I just had to see what is billed as one of the most photographed streets in America, Creek Street. We just happened upon Emily and Zach as we got there.
The street is built on stilts along a creek that is apparently full of spawning salmon at certain times of the year. We were about two weeks too early for the big salmon run...but the creek is beautiful, anyway.
Back in the Gold Rush days, Creek Street was a hopping place filled with lonely men with gold in their pockets...
...and the green business establishment on this end, Dolly's House, was especially notorious.
I think we even saw Dolly (she dropped a blue feather right in front of Kenny!)...perhaps the "rush" is still on...
Ketchikan is also known for its totem poles, and we had some time to kill before our big late-morning adventure. There wasn't time to wait for a shuttle to the big, famous totem pole park near town...
...so we decided to take a taxi there instead. But the taxi driver, a friendly one-eyed man named Billy who wears a pirate eye patch, talked us into a different destination. Billy's wife is a full-blooded Native Alaskan from the Tlingit tribe and apparently the native people HATE the touristy totem pole parks. He wanted to take us to a much more authentic place, privately-owned by friends of the family. Why not?!
Here's a not-so-great photo of Billy, who turned out to be one of the best tour guides we had on the entire trip.
This is an old, restored Tlingit village with the totem poles exactly as they were when they were erected. The big thing the native people despise is the repainting and repairing of totem poles...they were meant to be left to age naturally...
...and when God determines it, to fall down and lay unmoved to become earth once again.
The totems are huge, as you can see how small Kim looks horsing around beside one.
Each totem pole has its own tale associated with it. Some tell stories while others are more of a family "tree" with the ancestry recorded through the carvings.
I told Kim I'd love to have a totem pole at the cabin...maybe that could be my Alaska souvenir? But when Billy told us that the wooden log itself cost about $100,000 and it takes years to carve one, I quickly realized it wasn't going to happen...so I got a little 10" one for my fireplace mantel instead.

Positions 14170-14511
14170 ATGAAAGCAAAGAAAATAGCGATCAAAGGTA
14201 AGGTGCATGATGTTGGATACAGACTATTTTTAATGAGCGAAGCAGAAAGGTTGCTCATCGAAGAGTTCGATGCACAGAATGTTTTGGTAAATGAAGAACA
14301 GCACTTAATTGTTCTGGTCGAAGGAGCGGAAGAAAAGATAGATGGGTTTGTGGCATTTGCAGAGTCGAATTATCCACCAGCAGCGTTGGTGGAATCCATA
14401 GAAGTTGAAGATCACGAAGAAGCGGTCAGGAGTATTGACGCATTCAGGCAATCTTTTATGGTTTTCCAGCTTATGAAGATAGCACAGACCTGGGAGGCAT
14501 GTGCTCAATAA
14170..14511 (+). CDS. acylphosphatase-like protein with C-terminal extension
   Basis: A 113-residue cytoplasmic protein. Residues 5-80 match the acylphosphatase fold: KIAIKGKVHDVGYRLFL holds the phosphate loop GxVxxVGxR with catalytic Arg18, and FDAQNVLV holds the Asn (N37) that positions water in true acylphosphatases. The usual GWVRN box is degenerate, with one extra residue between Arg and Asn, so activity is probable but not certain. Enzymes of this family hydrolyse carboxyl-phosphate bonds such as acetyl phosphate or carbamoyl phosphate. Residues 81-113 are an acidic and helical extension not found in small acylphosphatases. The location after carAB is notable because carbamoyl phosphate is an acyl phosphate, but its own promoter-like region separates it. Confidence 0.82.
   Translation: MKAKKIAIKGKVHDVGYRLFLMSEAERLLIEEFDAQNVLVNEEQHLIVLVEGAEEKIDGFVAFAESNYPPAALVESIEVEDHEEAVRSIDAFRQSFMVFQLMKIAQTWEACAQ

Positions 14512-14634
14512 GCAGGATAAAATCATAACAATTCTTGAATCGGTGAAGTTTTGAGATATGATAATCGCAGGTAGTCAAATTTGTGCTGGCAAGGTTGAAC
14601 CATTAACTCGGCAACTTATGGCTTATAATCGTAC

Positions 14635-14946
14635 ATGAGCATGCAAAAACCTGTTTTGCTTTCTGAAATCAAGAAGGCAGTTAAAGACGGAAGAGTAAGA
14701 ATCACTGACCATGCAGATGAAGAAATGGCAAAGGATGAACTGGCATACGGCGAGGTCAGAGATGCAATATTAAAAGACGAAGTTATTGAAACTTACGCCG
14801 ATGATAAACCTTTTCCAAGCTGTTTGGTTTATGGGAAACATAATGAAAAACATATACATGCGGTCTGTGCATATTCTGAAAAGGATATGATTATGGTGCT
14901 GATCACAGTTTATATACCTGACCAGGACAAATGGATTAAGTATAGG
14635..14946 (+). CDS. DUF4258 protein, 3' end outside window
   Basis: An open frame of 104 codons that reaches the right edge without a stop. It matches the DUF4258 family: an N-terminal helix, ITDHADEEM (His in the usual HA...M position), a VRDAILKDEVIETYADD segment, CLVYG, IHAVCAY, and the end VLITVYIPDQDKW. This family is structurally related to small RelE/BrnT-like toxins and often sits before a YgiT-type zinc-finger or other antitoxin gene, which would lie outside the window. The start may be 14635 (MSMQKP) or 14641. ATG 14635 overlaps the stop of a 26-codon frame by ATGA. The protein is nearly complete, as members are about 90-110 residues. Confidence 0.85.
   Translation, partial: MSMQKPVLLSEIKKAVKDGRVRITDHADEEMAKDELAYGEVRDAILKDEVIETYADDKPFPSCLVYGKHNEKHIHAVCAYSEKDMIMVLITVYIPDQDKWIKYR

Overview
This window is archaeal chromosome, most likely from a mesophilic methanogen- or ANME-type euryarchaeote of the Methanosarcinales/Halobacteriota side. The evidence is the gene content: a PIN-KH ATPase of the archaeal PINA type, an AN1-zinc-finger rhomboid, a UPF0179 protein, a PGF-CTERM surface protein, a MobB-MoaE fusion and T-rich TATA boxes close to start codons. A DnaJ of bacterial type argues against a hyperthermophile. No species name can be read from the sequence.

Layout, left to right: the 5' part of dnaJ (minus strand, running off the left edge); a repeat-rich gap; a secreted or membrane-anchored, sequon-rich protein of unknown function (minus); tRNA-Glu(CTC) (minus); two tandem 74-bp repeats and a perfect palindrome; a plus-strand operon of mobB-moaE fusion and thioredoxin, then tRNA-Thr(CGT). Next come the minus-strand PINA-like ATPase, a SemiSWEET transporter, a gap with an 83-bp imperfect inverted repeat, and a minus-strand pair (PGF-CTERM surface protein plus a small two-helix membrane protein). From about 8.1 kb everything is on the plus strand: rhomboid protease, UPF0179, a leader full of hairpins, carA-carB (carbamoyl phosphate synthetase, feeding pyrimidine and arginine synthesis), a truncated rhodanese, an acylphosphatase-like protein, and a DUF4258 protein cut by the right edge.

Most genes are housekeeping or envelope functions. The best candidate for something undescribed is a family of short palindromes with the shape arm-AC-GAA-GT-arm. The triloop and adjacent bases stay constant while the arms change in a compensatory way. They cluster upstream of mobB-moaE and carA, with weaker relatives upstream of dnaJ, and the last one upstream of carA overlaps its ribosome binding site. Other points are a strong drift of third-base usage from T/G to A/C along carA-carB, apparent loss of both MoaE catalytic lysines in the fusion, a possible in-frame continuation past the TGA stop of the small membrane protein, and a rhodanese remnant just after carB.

There is a new reproduction of the village meeting house, where tribal councils were held. Beautiful!
We had a great time there...no one else was around, and Billy was an excellent tour guide and lots of fun!
On our way back into Ketchikan, he took us to a tree where he knew eagles were nesting. See the nest in the fork of the tree? And luckily Mom & Dad Eagle were hanging around too!
While we saw lots of eagles from afar, this ended up being the best bald eagle photo I got on the whole trip. They look like grouchy birds!
After Billy dropped us back off at the dock, we headed out for our next adventure...this was our ride for the next couple of hours!
None of the three of us had ever ridden in a seaplane before. The goal was to fly into a secluded cove on Prince Wales Island and watch bears.
We were pumped!
It took some acrobatic skills to maneuver us into the tiny plane...Kenny as co-pilot and Kim and me in the back seats...we were crammed in there like sardines! It was hard to take photos without pulling a muscle, but I did manage to click off a few of the absolutely breath-taking scenery below us.
All the while, our pilot was looking for bears. Although I really, really wanted to see some bears, there were a couple of times that I wished he was paying more attention to the flying part. I thought our wings were going to clip the trees a few times.
He sat the plane down in this beautiful, quiet little cove...
...and we squeezed ourselves out and watched for the bears that were supposed to arrive.
Apparently no one told the bears that they were expected to make an appearance here. After 15 minutes of quietly waiting and watching (I'm sure the bears were just inside the treeline waiting and watching us too!), we never spotted one so we climbed back into the plane.
We were a little disappointed that we didn't see the bears we had hoped for (we did spot one from the plane, but I wasn't able to get a photo...my body doesn't pretzel-ize like that!), but it was a magnificent trip anyway! Such incredible pristine beauty...
A view of the Coral Princess as we flew back into the dock....
The kids each did their own excursions and by the end of the day, we were all tuckered out...
...from our Ketchikan adventures.